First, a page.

Education: Associate business degree from Red River College
Length of time as a professional race car driver: I’ve been racing professionally my whole life, but I’ve only been able to switch it over to a career in the last year. I started racing when I was 10 years old, driving go-carts, and kept advancing to bigger races and different vehicles (lighting sprints, 410 outlaw sprint car and asphalt late model). Last year was my first year of NASCAR.
Racing is notoriously male-dominated. Growing up, did you ever find it hard to picture yourself on the track?
No, because when I put my helmet on, I’m just another driver. I might have lipstick on or not, or I could be a dude—you can’t tell who’s underneath the helmet. I’ve never let the fact that I’m a woman stop me when it comes to pursuing racing.
Your grandfather, uncle and your dad were all dirt racers. What made you want to follow in their footsteps?
Basically since I figured out what racing was, I wanted to race cars. Dirt was all I knew because that’s what everyone in my family did. I started out in dirt and loved it so much. As my passion and love for the sport grew more and more, I realized I wanted to make a career out of it.
What made you want to switch from dirt to pavement?
NASCAR is obviously the biggest form of motorsport so I thought I would aim high. The transition from dirt to pavement was difficult because I didn’t really know the industry, and neither did anyone in my family, because no one had switched over to pavement. It’s definitely been a difficult transition, but I’m just trying to make it work.
A lot of people might think that to be a race car driver you just need to know how to drive a car, but it seems like it’s a lot more than that.
I always say that racing is more of a business than it is a sport. It’s the only sport where money can get you further than talent. I need to be a businesswoman as much as I am an athlete. My business has to succeed in order for my racing to succeed.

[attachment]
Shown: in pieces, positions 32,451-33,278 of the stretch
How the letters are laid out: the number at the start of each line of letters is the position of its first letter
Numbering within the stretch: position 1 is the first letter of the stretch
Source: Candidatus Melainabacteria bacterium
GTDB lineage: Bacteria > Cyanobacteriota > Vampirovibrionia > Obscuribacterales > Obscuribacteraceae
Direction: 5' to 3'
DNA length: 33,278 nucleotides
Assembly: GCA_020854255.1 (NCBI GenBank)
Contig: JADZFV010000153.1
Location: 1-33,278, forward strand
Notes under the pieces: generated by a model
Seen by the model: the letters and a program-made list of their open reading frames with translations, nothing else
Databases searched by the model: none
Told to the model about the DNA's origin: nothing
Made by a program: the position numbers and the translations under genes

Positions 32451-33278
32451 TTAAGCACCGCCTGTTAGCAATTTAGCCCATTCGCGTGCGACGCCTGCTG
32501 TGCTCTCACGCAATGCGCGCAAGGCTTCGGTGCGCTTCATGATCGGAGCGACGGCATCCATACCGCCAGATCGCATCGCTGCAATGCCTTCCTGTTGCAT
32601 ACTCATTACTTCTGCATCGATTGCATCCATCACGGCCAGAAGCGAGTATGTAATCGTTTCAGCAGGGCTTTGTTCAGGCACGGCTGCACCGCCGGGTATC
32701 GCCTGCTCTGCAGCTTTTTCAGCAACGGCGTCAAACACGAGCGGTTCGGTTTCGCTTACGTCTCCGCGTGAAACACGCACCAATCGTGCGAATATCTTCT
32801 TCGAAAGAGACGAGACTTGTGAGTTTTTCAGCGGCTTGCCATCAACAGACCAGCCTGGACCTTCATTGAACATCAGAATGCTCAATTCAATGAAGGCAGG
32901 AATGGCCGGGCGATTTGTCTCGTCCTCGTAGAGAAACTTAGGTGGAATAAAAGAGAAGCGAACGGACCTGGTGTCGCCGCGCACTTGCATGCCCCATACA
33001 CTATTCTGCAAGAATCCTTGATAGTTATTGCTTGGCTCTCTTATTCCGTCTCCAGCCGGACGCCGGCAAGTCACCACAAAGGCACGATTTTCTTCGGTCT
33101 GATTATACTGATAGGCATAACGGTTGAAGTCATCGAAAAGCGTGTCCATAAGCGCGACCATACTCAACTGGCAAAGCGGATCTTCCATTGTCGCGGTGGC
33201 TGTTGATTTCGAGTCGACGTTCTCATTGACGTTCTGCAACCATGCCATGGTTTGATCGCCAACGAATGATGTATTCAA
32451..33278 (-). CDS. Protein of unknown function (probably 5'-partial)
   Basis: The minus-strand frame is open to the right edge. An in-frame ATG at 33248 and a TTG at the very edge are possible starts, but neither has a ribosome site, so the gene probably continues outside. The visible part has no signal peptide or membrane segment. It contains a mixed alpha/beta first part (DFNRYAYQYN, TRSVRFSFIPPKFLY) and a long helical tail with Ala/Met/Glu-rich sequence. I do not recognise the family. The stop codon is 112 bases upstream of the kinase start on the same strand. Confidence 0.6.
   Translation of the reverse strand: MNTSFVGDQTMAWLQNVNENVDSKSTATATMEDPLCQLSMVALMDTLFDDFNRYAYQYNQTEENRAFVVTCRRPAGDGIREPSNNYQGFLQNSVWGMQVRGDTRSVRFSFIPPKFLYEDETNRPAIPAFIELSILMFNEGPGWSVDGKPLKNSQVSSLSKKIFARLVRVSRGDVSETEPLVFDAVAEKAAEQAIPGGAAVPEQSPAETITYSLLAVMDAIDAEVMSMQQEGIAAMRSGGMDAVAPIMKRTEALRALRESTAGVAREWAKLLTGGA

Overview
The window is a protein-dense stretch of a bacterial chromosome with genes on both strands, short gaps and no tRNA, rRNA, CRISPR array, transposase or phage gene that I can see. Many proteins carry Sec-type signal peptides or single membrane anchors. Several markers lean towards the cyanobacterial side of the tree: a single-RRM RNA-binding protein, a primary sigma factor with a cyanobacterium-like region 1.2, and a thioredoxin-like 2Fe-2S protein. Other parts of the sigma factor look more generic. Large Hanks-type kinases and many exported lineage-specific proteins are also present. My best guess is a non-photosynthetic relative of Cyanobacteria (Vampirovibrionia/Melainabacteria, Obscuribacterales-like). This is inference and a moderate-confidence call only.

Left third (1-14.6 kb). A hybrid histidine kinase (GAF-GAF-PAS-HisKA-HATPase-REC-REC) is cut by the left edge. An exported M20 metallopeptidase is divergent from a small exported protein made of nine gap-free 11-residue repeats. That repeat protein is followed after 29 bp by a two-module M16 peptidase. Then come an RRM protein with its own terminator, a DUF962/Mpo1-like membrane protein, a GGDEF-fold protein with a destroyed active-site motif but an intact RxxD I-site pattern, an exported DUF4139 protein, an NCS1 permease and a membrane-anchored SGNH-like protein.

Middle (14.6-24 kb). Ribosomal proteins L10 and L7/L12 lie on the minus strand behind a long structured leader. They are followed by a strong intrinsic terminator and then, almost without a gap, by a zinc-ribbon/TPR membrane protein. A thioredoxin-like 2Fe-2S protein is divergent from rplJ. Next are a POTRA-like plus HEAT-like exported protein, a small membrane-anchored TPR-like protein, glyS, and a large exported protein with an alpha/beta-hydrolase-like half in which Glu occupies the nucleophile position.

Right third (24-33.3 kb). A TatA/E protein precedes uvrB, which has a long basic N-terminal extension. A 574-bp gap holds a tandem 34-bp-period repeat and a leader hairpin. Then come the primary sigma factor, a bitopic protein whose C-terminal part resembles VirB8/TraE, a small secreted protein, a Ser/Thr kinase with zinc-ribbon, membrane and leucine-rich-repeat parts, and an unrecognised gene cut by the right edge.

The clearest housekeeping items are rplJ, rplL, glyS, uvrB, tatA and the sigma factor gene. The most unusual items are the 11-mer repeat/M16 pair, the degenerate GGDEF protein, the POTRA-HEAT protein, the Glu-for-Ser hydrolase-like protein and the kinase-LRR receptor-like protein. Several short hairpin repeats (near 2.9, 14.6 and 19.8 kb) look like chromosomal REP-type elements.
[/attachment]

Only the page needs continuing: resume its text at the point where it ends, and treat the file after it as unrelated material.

It can be hard to make money as a professional athlete. Is racing your primary income or do you have to have a side gig as well?
My grandfather, uncle and dad all had side jobs to make money when they were racing. Since I’m Canadian, I’m currently living in the U.S. on an athlete visa. That visa only allows me to make money by driving race cars so I can’t get a job at Starbucks or a restaurant or anything like that. As of right now, I don’t have sponsors, which means I’m not racing, which means I’m not making money. The struggle is very real right now. It’s a very expensive sport and I didn’t grow up in an overly wealthy family to be able to support my racing habit. I have to work that much harder to find sponsorship to do it.
Is sponsorship the main way that racers make money in this sport?
When you win races, you keep your winnings so that’s how we make money, but in order to get on the race track, you need sponsors to help pay for the cost of the race car and actually being on the track. I need to show these companies that there will be a return on their investment. I’m not asking for a couple hundred dollars, I’m asking for close to $1 million. It’s hard to raise that kind of money.
What does your typical day entail?
I get up in the morning and go to the gym. I work out for about an hour and then I go home or to Starbucks and work on finding sponsorship. Some days I’ll have photoshoots or interviews. I filmed a show called Cars That Rock the other week and I just started doing some segments on a driving news show here in Charlotte, North Carolina so I definitely keep busy.
Racing is a very different sport than say baseball or basketball. How do you train your body for being a race car driver?
It gets to be about 40 degrees Celsius in the car when I’m racing. I’ll lose 4 to 5 pounds in water weight in one race. I’m also fighting the G forces and the steering wheel all while in extremely hot conditions, so I need to be in really good shape. Naturally men are a bit stronger than females, just the way they’re built, so I need to make sure that I’m just as strong. I push myself that much harder at the gym to make sure that after 150 laps, I’m not tired.
How do you build up a tolerance for that heat?
I do a lot of cardio in sweatshirts. The more you drive, the more you get used to it. Luckily, your adrenaline takes over a bit so you don’t really notice it too bad, you just go out there and do it.
You’ve mentioned on your site that NASCAR and women aren’t typically synonymous. Why is that?